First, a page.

All the Beauty and the Bloodshed, directed by Laura Poitras, caused a stir earlier this year when it became only the second documentary to win the prestigious Golden Lion award at the Venice Film Festival.
It’s a film that combines art and politics, explaining how a campaign led by photographer Nan Goldin prompted the world’s leading museums and galleries to drop financial ties with the Sackler family, because of their link with the opioid drug OxyContin.
Poitras, who won a best documentary Oscar in 2014 for Citizenfour, about ex-CIA contractor Edward Snowden, thanked the Venice Film Festival jury at the time for “recognising that documentary is cinema”.
Speaking more generally about her work, Poitras has said: “I do make films about political issues that I care about, but I want them to work as films. I’m passionate about cinema and every time a documentary is successful, it’s successful for all of us who make them.”
The movie is now on the longlist for best documentary at the Oscars and it’s also being tipped to possibly become the first ever non-fiction film to get an Academy Award best picture nomination.
It tells the story of how New York-based Goldin and the advocacy organisation Pain (Prescription Addiction Intervention Now) took direct action at the world’s most famous art galleries in protest at their ties with the Sacklers. Museums including the V&A, the Tate in London and the Louvre in Paris have dropped their connections.
The Sackler-owned company, Purdue Pharma, which manufactures OxyContin, reached a settlement this year with several US states for its role in the US opioid crisis. Millions of people in the US have become addicted to opiate-based painkillers such as fentanyl and OxyContin, while nearly half a million deaths there were attributed to painkiller overdoses between 1999 and 2019.
The story was also made into an Emmy award-winning drama series, Dopesick, starring Michael Keaton.
The 68-year-old photographer was addicted to OxyContin herself at one point, but she is best known for her ground-breaking artistic career, including being the first to curate a group exhibition about the Aids epidemic, called Witnesses: Against Our Vanishing in 1989.
“I started doing these interviews with Nan for the documentary and I was so moved by them, her work and her life that I knew it had to be the heart of the film,” Poitras explains.
“I knew I wanted to interweave these portraits and also show some parallels between what drives her as an artist and the relationship between art and politics. Her work is so close to the heart, but also so political.
“She created a national controversy in the US with that exhibition in 1989, she was losing her community and generation to the Aids crisis. There’s something about Nan, that she ends up being on the right side of history again and again. She stands up for truth and rejects this notion of the status quo.”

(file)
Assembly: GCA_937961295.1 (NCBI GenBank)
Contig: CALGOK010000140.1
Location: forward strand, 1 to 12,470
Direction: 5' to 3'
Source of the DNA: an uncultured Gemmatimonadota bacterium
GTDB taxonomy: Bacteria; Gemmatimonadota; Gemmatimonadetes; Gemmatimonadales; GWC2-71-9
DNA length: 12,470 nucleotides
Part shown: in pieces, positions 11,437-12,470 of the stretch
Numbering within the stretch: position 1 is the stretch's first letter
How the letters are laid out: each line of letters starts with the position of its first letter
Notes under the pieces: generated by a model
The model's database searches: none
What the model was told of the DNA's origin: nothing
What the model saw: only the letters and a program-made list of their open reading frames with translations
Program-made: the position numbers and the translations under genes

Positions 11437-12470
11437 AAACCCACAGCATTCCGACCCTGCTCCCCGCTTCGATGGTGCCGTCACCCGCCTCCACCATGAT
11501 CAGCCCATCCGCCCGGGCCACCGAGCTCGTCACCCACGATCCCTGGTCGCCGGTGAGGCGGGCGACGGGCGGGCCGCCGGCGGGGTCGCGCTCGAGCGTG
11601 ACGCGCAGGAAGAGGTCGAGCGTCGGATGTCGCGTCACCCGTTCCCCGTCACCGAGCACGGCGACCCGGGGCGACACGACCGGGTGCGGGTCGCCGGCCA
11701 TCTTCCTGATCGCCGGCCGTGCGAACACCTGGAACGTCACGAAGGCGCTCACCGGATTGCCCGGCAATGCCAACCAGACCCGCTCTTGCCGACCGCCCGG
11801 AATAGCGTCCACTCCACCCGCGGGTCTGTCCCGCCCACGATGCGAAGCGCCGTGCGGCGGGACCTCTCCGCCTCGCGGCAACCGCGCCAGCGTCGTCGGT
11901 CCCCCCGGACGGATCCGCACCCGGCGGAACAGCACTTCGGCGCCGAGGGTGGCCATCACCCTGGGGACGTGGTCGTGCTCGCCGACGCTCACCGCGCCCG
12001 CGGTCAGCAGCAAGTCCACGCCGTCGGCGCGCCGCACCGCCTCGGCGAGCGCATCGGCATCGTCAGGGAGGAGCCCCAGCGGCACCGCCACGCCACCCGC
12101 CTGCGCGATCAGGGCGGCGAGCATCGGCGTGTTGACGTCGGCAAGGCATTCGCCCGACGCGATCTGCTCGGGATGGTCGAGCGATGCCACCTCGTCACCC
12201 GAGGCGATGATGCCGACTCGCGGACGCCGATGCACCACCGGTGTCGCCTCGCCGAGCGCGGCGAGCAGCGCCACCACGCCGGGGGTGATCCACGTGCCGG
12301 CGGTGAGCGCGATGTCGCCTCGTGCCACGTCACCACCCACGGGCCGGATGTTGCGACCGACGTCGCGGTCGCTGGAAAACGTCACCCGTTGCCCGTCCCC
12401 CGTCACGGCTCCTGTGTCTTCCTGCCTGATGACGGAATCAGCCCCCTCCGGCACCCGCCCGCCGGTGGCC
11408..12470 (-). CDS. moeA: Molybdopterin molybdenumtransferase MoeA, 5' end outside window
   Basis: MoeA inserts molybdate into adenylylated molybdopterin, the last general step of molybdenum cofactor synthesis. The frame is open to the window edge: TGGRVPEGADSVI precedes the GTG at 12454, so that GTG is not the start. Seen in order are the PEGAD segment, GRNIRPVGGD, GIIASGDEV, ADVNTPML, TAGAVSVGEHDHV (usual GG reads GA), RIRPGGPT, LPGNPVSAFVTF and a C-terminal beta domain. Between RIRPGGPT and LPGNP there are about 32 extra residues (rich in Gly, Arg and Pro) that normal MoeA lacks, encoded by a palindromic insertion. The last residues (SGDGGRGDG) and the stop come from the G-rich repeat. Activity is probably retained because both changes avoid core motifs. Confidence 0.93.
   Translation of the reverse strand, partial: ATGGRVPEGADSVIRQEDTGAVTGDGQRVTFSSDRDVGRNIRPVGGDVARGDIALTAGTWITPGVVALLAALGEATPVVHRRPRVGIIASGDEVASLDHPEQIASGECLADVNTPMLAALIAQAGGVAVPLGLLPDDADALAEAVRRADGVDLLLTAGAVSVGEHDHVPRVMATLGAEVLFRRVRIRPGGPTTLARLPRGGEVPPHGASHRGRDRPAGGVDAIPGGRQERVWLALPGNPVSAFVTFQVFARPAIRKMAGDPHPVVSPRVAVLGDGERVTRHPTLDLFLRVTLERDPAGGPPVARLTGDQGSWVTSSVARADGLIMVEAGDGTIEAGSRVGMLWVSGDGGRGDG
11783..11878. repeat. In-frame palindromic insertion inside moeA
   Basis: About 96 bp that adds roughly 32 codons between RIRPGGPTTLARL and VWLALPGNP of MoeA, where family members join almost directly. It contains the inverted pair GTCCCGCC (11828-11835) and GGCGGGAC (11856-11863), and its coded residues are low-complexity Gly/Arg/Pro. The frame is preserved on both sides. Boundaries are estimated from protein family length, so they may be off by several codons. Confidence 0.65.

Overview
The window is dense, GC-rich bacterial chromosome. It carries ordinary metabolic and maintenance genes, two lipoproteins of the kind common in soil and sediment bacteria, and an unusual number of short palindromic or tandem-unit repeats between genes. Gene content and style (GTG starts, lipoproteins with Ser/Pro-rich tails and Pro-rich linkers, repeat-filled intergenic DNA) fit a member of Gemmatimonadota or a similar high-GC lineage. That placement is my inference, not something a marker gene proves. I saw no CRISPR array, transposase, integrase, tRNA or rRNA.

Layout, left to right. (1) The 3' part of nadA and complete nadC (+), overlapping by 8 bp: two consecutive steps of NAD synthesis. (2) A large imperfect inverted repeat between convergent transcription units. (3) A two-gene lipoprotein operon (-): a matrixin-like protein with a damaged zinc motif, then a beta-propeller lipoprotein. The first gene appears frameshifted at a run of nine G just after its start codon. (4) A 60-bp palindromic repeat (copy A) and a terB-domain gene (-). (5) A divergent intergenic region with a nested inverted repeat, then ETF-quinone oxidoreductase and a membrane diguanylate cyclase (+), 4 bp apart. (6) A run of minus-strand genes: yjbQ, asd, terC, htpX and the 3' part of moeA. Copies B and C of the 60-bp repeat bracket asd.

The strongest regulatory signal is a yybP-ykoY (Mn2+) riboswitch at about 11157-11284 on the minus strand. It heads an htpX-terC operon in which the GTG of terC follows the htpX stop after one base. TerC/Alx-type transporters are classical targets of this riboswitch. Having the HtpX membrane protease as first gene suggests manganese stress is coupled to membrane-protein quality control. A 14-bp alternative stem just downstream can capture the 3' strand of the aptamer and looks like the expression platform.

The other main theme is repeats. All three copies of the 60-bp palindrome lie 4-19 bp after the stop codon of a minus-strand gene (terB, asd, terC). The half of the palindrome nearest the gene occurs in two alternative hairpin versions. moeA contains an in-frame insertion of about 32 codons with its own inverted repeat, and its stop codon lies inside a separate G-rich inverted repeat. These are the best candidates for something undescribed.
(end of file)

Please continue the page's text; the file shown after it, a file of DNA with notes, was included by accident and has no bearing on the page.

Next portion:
While documentaries such as Asif Kapadia’s portrait of musician Amy Winehouse, Amy, and Michael Moore’s Fahrenheit 9/11, an investigation into the US wars in Iraq and Afghanistan, have done well at the box office, it’s still very rare for a non-fiction film to beat a feature movie in awards categories.
In 2004, Fahrenheit 9/11 was only the second documentary ever to win the Cannes Palme D’Or prize – but it didn’t go on to be nominated in the Oscar best picture or even documentary categories.
“To me though, it makes sense that All the Beauty and the Bloodshed won the Golden Lion at Venice and is being mentioned as a potential best picture nominee,” says film critic and festival programmer Kaleem Aftab.
“It felt like an American story, there’s an important message as well as an exploration of who Nan Goldin is, and in the US, this news story is big, so I can see why it might strike a chord with Julianne Moore, who led the Venice Film Festival jury this year, and just resonate with audiences in the US generally. I agree having an American subject matter helps push you into the awards conversation – but then the Oscars are the American Academy Awards.”
Aftab adds, however, that even in the documentary category, the film could face stiff competition from other non-fiction films including Navalny by Daniel Roher, another politically-charged documentary about Russian opposition leader Alexei Navalny, and All That Breathes by Shaunak Sen, a cinematic exploration of two brothers’ attempts to protect black kites dropping from the sky in Delhi’s polluted air. Both are also on the Oscar longlist for best documentary.
“This year has been incredibly strong for documentaries, and their winning speaks to me of how they’re becoming increasingly validated and watched in exactly the same ways feature films are being watched,” Aftab explains.
Poitras says that her job as a filmmaker is to “hold people to account – we need to celebrate independent adversarial reporting, and documentary-making is one of those ways of doing it”.
Reflecting on the story of All the Beauty and the Bloodshed though, Poitras thinks the success of Nan Goldin and Pain’s campaign against the Sackler family name was “limited.”
“In some ways the film is about impunity – no-one is facing jail time, or being indicted, or had to file for bankruptcy, but the family name has been shamed in cultural spaces, and that’s some kind of success, but it’s limited.
“The Sackler name does remain publicly in some spaces, but in fewer and fewer of them every day. The Louvre was the first to take the Sackler name down, the V&A did too, the Metropolitan Museum of Art in New York, and they’re successes Nan should celebrate. It was a long overdue debate and only brought to the fore by people who were willing to take risks.”
All the Beauty and the Bloodshed will be released in UK and Irish cinemas on 27 January 2023.